This is shocking! I am first time fat mum, but my OB has been fantastic. I have been weighed exactly twice, the first when my pregnancy was confirmed, and the second at week 12 (I am now at nearly 30 weeks). I was asked to do the early GD test, which I did, as well as the later one. I passed both, I don't have the numbers but my OB wasn't concerned so I don't think it was close. My OB has never mentioned my weight at any appointment. My blood pressure has always been on the high side of normal and did increase during the pregnancy. By week 18 the OB decided to start on some drugs. The only time she asked for a weekly check up on blood pressure was a week after I started the meds just to be sure I was getting the right dose. We have also never talked about anything other than having a 'natural' birth, and no mention of needed to be induced early. Some of the stories I hear about how people are treated are just so awful.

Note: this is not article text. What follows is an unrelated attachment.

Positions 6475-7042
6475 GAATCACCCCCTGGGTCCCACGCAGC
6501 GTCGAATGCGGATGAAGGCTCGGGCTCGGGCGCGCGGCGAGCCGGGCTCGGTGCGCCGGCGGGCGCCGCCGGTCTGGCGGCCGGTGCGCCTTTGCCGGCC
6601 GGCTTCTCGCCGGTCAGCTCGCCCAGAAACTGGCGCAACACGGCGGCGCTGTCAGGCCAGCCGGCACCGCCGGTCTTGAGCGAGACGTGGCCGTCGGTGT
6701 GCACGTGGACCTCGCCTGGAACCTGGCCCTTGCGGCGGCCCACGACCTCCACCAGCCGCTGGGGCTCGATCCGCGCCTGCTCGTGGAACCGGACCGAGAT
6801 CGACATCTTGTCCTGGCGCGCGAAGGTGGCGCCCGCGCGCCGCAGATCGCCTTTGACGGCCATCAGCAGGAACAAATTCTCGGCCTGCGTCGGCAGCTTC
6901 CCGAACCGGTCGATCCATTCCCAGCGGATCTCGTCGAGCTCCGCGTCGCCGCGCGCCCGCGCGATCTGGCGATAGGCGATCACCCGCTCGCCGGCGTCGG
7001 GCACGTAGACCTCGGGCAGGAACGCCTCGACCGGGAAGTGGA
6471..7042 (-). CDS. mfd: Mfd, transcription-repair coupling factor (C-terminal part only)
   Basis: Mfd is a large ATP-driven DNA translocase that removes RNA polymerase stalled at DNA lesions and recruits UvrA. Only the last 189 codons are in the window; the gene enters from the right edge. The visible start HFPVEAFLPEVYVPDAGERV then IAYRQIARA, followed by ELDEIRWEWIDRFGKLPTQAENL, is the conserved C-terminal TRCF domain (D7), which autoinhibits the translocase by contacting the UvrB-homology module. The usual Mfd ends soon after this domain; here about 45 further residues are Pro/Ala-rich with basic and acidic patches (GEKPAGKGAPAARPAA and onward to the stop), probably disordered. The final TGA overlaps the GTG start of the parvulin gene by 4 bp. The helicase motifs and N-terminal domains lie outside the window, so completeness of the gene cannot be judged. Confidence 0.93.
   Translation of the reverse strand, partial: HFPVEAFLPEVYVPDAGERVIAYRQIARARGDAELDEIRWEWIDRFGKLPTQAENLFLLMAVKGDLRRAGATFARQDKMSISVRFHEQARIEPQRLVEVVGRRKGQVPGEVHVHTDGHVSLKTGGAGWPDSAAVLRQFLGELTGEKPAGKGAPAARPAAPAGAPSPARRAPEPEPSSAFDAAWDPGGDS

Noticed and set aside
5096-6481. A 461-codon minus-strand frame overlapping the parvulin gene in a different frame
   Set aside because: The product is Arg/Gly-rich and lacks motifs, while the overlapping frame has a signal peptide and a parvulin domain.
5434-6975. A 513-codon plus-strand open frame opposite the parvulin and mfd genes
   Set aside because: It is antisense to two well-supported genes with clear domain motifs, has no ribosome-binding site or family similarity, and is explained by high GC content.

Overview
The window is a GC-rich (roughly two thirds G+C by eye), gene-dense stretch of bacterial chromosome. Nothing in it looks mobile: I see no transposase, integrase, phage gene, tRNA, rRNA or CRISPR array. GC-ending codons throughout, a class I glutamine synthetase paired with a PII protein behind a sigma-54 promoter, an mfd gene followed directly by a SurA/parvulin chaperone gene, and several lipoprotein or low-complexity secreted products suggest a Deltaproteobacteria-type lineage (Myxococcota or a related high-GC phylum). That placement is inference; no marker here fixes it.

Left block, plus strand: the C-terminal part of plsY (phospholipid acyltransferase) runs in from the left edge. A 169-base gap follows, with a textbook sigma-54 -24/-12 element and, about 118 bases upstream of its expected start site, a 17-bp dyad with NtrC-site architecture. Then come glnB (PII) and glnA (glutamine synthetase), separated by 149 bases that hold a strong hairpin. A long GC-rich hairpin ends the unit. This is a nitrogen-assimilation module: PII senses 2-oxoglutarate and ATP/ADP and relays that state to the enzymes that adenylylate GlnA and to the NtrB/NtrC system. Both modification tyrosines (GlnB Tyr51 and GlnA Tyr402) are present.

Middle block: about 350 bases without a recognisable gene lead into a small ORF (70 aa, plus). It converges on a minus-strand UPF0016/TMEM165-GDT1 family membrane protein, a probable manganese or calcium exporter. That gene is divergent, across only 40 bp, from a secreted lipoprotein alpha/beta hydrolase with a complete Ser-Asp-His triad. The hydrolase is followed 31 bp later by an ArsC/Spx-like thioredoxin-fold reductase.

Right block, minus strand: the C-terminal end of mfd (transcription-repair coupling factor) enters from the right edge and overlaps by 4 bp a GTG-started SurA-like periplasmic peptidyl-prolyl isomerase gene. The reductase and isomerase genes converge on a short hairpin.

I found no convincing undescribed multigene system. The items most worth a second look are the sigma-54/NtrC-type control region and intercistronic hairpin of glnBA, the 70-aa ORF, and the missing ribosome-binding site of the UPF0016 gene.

Holly said...

With my second child I was subject to this type of abuse as well. I ended up having the exact birth I wanted - at home with midwives but it was a constant fight during my entire pregnancy to achieve this. I agreed to tests I didn't want or feel that I needed, just to get the midwives off my back! I really had to assert myself and remind them that my birth choices are MINE to make and that I was well aware of the risk factors associated with my high BMI. It was a lot more stressful then it needed to be.

It is a good thing we had the support of our Doula. To give birth a woman needs to feel supported and believe in herself. That is so much harder to do if you feel your caregivers don't even believe in you!

Anonymous said...

Fat shaming by "care" providers is one of the reasons why I chose an unassisted pregnancy and birth with two of my five children. I am pregnant with number five and I am feeling the shaming all over again from the midwives at a birthing center. I was looking for more support but I am not receiving it, so not sure if I will continue with them.